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Protecting Your Privacy on Smartphones

Photo by Alvaro Canivell

We all take precautions (hopefully) to make sure our credit cards are safely tucked away and no one sees the PIN to our bank card, but what about cell phones and smartphones?The latter, especially, are key security risks since they store not only personal information like phone numbers, addresses and birthdays, but apps that quickly link to our e-mail, banking and shopping portals with stored credit card information.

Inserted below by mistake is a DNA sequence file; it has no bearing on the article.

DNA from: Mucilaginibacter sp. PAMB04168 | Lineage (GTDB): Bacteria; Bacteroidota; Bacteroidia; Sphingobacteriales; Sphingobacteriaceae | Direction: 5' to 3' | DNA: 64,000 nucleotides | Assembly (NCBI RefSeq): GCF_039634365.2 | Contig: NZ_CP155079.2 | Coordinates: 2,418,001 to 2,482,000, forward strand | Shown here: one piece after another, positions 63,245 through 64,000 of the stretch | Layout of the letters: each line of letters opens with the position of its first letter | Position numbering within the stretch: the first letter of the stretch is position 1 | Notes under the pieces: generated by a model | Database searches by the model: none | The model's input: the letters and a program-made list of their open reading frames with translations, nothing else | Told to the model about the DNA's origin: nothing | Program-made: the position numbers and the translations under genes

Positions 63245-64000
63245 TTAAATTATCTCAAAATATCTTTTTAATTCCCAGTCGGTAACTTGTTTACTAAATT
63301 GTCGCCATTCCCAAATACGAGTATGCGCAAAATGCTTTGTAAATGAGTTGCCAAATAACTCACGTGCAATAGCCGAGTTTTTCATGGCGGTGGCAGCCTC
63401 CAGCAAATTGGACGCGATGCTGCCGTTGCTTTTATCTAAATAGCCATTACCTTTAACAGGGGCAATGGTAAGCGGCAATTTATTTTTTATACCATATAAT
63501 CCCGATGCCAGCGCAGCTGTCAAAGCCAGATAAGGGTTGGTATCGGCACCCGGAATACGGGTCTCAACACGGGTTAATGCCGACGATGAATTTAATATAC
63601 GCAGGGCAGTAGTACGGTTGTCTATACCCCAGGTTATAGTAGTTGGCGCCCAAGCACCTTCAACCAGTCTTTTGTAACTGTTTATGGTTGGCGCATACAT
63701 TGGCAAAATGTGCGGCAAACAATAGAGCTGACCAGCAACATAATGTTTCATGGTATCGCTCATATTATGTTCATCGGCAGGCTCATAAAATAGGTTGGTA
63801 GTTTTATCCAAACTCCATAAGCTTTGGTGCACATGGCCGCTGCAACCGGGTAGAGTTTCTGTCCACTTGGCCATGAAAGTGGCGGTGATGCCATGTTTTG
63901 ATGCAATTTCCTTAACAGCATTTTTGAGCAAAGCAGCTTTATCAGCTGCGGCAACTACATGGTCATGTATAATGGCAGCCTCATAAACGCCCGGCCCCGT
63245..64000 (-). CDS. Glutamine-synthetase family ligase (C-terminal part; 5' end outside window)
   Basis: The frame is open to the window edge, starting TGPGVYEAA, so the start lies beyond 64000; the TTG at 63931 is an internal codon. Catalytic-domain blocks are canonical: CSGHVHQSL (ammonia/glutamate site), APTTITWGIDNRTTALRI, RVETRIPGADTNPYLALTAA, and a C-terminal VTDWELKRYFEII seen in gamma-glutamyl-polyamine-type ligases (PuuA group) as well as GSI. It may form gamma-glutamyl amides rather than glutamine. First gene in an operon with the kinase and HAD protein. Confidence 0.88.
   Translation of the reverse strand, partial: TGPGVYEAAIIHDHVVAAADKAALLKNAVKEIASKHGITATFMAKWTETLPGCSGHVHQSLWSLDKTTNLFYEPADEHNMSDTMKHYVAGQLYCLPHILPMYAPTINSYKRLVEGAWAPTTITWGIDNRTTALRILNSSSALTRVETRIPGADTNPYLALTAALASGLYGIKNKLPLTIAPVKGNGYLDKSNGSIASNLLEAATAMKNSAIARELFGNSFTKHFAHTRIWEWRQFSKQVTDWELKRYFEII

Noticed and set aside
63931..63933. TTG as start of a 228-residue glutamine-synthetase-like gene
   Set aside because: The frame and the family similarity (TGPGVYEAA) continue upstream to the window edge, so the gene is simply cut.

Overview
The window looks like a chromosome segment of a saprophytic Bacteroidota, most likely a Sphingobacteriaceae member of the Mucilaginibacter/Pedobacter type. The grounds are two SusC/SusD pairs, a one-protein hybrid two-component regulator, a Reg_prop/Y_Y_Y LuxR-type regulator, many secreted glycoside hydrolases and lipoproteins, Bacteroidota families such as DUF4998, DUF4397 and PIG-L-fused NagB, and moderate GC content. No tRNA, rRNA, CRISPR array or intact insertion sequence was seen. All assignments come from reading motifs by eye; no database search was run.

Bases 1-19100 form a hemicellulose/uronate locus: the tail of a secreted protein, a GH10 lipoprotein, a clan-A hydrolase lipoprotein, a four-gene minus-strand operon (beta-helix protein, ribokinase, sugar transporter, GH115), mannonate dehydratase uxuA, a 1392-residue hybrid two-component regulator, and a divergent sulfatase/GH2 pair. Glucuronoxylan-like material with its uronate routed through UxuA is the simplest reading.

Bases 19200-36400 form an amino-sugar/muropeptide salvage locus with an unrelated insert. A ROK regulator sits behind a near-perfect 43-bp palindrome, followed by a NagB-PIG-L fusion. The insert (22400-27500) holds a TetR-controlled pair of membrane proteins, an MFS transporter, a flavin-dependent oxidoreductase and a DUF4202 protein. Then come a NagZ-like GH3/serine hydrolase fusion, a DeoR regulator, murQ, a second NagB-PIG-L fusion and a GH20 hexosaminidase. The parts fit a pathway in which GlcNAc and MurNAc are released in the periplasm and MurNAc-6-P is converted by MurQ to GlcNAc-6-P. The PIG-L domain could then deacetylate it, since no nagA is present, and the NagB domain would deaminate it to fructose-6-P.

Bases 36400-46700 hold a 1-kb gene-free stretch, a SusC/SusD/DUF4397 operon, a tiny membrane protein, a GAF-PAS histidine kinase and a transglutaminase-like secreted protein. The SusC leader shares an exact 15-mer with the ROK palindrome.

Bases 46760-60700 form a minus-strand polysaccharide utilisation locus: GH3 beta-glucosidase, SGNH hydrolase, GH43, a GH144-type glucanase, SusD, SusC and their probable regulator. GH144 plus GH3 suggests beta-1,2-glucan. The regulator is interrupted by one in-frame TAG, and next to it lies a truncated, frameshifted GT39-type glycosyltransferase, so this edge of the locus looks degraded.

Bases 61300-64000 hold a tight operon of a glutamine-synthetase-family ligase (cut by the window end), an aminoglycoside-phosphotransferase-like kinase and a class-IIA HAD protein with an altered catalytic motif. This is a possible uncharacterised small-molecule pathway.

Do you keep all of these password locked?

A survey says most Canadians don’t.

The subsequent report revealed that just four in ten Canadians surveyed by the Office of the Privacy Commissioner of Canada use password locks on their mobile devices or maintain settings to allow limited access to personal information stored on their phones and tablets.

Given how easily you can lose a phone, and the rise in smartphone use for online shopping and mobile banking, this is of special concern.

Want to protect yourself? Read this helpful (if dense) article from Computerworld, which includes a Mobile Security Survival Guide download.

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